Will Jared Soften Trump on Crime?

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Singapore and China don’t have a drug problem, President Trump likes to tell people. “They have the death penalty.” White House insiders say that Trump wishes the U.S. had a law that authorized executing all drug dealers, although he admits it would be impossible to pass such a law. But he consistently takes a hard line on drug crimes, making no bones about his desire to purge the country of drug pushers. And just two weeks ago, in a speech on the drug crisis in New Hampshire, the president said the federal government is “wasting our time” if it isn’t willing to put some traffickers to death.

Good material to stir up the voters. But we do know that the president supports requiring five year mandatory minimum sentences for drug traffickers who sell as little as five grams of fentanyl, the substance now responsible for high numbers of drug-related deaths.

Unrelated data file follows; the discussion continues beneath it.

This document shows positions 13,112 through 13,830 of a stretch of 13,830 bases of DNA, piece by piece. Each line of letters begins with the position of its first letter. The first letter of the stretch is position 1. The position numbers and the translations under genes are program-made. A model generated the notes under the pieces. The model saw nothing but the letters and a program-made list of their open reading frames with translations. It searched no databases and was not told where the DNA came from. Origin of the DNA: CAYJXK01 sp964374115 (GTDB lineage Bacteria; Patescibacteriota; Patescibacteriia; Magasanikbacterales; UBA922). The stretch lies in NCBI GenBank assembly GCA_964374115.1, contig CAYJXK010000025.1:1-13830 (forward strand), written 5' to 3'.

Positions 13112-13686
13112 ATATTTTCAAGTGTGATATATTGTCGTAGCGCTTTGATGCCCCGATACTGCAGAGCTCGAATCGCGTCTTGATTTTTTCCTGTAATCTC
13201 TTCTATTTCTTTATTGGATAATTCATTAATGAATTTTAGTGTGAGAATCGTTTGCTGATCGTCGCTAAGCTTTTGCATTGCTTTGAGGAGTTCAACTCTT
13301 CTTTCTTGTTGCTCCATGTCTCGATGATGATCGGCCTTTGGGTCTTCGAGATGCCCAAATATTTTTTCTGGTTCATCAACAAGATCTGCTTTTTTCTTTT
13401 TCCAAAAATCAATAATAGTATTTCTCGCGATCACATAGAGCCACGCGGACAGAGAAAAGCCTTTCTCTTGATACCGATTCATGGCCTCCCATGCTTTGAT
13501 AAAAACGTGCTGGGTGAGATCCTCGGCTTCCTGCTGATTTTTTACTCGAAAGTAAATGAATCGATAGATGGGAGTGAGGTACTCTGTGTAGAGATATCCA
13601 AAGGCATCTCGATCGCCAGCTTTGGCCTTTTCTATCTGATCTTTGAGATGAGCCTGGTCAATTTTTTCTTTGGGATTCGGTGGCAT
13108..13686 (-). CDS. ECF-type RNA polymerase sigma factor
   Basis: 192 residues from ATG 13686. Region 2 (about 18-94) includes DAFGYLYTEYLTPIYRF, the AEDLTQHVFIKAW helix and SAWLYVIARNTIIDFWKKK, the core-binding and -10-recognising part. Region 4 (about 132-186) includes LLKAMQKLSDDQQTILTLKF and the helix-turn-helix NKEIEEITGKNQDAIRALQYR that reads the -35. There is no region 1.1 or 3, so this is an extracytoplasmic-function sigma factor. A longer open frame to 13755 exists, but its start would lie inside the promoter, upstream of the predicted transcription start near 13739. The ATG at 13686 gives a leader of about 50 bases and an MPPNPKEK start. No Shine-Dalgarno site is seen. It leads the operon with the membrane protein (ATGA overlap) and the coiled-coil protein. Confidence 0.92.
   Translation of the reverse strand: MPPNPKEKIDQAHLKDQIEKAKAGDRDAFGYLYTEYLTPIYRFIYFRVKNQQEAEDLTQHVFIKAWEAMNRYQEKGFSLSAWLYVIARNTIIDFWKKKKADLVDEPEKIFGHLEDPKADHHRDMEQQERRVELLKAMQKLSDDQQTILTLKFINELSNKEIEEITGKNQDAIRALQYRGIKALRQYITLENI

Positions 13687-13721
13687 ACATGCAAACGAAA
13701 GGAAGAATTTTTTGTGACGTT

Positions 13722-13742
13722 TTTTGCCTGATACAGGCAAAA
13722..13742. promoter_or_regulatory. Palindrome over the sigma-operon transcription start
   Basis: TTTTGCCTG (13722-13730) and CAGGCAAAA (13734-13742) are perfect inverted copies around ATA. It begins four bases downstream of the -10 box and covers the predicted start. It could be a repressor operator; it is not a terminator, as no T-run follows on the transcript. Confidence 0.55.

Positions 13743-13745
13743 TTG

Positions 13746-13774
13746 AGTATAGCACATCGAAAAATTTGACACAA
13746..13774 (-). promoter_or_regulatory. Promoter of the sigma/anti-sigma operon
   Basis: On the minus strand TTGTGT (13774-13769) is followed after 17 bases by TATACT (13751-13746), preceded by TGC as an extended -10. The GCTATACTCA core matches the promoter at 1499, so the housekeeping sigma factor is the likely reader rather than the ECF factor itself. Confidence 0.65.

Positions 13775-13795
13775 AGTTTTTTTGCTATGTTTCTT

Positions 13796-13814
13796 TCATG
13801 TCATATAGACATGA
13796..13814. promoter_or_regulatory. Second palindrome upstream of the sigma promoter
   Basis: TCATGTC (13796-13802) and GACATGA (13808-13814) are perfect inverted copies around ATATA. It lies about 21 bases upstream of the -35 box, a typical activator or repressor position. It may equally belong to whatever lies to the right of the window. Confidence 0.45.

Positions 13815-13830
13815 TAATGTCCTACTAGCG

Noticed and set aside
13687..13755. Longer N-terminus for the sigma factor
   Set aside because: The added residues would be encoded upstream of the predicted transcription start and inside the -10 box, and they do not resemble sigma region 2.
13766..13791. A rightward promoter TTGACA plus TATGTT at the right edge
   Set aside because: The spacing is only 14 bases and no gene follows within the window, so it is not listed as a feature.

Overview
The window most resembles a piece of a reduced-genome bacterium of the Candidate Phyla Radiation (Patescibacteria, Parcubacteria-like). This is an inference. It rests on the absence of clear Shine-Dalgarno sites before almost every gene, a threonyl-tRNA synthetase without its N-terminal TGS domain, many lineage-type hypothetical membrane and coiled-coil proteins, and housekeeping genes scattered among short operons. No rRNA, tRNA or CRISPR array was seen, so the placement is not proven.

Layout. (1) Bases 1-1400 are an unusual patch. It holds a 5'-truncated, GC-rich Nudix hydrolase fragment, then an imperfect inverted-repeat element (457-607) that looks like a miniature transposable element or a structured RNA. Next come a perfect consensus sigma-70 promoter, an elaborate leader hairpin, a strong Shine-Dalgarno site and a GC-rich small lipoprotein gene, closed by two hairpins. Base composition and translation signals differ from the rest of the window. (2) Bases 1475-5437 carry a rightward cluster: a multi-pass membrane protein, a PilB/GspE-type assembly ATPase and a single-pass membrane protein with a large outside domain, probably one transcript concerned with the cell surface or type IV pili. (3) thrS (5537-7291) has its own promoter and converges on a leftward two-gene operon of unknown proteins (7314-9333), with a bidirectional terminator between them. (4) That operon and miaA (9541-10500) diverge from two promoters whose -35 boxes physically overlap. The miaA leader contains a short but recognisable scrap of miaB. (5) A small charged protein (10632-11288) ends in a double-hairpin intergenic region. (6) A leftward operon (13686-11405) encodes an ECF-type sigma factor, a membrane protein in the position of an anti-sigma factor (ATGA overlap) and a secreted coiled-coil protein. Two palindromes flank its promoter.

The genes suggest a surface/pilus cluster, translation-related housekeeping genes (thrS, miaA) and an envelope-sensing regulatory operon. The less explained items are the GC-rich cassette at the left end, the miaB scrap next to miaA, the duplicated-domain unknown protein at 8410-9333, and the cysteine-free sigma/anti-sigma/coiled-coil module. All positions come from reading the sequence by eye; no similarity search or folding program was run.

Strong supporters of the president’s position includes most of the law enforcement community. His biggest obstacle may be his son-in-law.

In the meantime, both the Senate and House Judiciary Committees, with the backing of both Republicans and Democrats, have passed bills which would reform sentencing laws to release multiple federal prisoners before their sentences are completed. The bills also eliminate many of the harsh sentencing provisions passed in the 1980s and 90s mandating stiff sentences for multi-offenders. In addition to reforming sentencing laws, the bills have provisions to reform the penal system. Those bills await debate in both houses and, like most such legislation, have both ardent supporters and opponents. Opponents include much of the law-enforcement community and the Attorney General of the United States, Jeff Sessions.

Although Trump has paid lip service to the legislation, the results of enactment would certainly fly in the face of his harsh lock-em-up rhetoric.